Cramer's Rewrite of his 'Amazon Keeps Proving the Doubters Wrong' Column

The trader takes another look at the online bookseller and its investors.
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Editor's note: This is the second of James J. Cramer's four Take Two columns this weekend. Here's the first one.

Old-timers at run-of-the-mill companies never admit it, but they have to be sick to their stomachs when they read the business pages these days. Can you imagine the raw jealousy and envy of the people who run companies that do auctions or classifieds or books or drugs or CDs?

(I often ask CEOs about this when I am on "Squawk," both on camera and in the green room. Nobody has ever admitted to the slightest pang of jealousy. What are they, crazy? I mean give me a break. Didn't you hate the kid that got the free pass when you were busting your butt at your job? Whom do these people think they are kidding? Of course, the only guy I ever heard admit that he wishes he had some sort of currency like this was Bob Wright from

NBC

. Figures, takes a confident kick-butt exec like that to admit what we all know.)

It's bad enough that in less than a year

eBay

(EBAY) - Get Report

has a market capitalization that pretty much assumes the doom of both auctioneers and newspaper classifieds. Now

Amazon.com

(AMZN) - Get Report

, with the stroke of a pen, has doomed eBay!

(I have to admit that I was pretty worried when I first saw Amazon's site. It interrelates much better. You like

Mantle

balls? Have you thought about

Gehrig

jerseys? I mean it thinks. But eBay has great customer loyalty, so it won't go away.)

Of course, it really is the strength of Amazon that reignited these stocks Monday. Here you have a company that has continually beaten back its critics and reinvented itself every time the posse caught up. Market cap too big for just books? OK, how about CDs? Market cap too big for books and CDs, how about drugs? Market cap too big for books, CDs and drugs, how about online auctions? And its customer base just keeps growing and growing and growing.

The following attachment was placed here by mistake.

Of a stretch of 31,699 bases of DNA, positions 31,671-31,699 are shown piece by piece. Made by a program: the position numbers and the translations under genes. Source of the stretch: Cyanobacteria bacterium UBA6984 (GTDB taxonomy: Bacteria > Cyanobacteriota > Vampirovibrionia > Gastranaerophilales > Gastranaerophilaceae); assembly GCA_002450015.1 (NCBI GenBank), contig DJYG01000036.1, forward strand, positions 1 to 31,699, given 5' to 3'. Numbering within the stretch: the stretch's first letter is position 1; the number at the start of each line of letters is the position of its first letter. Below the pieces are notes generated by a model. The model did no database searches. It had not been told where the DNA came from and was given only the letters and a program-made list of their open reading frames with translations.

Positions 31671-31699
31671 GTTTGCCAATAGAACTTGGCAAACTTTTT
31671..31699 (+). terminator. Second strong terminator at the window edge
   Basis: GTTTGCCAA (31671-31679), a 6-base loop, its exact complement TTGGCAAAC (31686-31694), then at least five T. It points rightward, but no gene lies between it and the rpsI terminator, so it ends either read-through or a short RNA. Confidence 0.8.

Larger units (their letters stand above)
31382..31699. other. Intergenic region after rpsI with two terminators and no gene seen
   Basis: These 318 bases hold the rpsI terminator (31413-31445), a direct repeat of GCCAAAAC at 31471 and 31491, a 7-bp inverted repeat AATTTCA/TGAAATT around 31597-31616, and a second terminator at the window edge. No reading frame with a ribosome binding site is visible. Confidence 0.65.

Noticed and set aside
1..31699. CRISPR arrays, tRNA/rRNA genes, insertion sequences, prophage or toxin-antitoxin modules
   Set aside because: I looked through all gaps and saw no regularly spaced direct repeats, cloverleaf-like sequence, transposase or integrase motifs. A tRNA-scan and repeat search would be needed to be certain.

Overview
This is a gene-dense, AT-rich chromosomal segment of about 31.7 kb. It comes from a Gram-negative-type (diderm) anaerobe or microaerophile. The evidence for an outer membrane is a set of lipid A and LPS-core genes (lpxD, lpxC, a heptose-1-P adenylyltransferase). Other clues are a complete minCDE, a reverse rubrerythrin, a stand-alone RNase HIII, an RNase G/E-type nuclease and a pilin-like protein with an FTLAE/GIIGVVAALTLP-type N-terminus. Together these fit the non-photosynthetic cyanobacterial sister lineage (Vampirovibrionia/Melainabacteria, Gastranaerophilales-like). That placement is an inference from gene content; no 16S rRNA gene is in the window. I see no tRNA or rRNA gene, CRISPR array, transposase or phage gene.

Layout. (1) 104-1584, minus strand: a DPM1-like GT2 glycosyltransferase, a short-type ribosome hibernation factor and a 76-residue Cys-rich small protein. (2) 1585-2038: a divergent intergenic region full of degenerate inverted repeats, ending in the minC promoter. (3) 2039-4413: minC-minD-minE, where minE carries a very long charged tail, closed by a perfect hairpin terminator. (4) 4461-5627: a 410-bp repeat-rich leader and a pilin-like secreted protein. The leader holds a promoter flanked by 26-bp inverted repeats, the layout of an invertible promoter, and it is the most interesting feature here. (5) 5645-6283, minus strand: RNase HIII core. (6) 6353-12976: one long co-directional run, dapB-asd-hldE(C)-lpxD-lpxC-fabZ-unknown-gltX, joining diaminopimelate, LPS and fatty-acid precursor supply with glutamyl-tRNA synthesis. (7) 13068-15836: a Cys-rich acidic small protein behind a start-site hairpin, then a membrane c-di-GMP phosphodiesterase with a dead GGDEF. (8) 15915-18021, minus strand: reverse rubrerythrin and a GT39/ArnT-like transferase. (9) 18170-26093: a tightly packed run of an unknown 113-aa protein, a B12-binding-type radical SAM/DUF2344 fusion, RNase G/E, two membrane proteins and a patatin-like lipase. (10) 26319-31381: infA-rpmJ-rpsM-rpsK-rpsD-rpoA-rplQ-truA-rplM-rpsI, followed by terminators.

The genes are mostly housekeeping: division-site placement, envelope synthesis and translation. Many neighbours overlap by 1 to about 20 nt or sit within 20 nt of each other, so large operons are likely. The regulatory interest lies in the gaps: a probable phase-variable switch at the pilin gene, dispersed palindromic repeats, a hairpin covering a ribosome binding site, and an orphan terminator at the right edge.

(We all marvel about Amazon right here. What I also marvel about is that you never hear anybody come out and say, "You know, I was dead wrong about these guys. This is a much bigger business than I thought." That's too bad because in private I hear it every day. But you know that you are never supposed to admit that you are wrong in this business, even when most people have been wrong. Amazon's book business simply turned out to be the model that it used to develop other online businesses. Also,

Bezos

is a great businessman, just a great one.)

Meanwhile, we keep being told that

Wal-Mart

(WMT) - Get Report

is going to crush Amazon when it gears up online, but I say, forget about it. Wal-Mart has geared up already. But Wal-Mart doesn't want to be another Amazon online. There are built-in negatives to Wal-Mart's continual embrace of the Web. It detracts from the mission of getting people to go into the stores to make impulse buys. It takes away from the Wal-Mart touch. When you order something from the company's site, you end up dealing with suppliers directly that just don't care as much about you as much as Wal-Mart does. That can leave you with a bad impression of Wal-Mart even when Wal-Mart has nothing to do with it!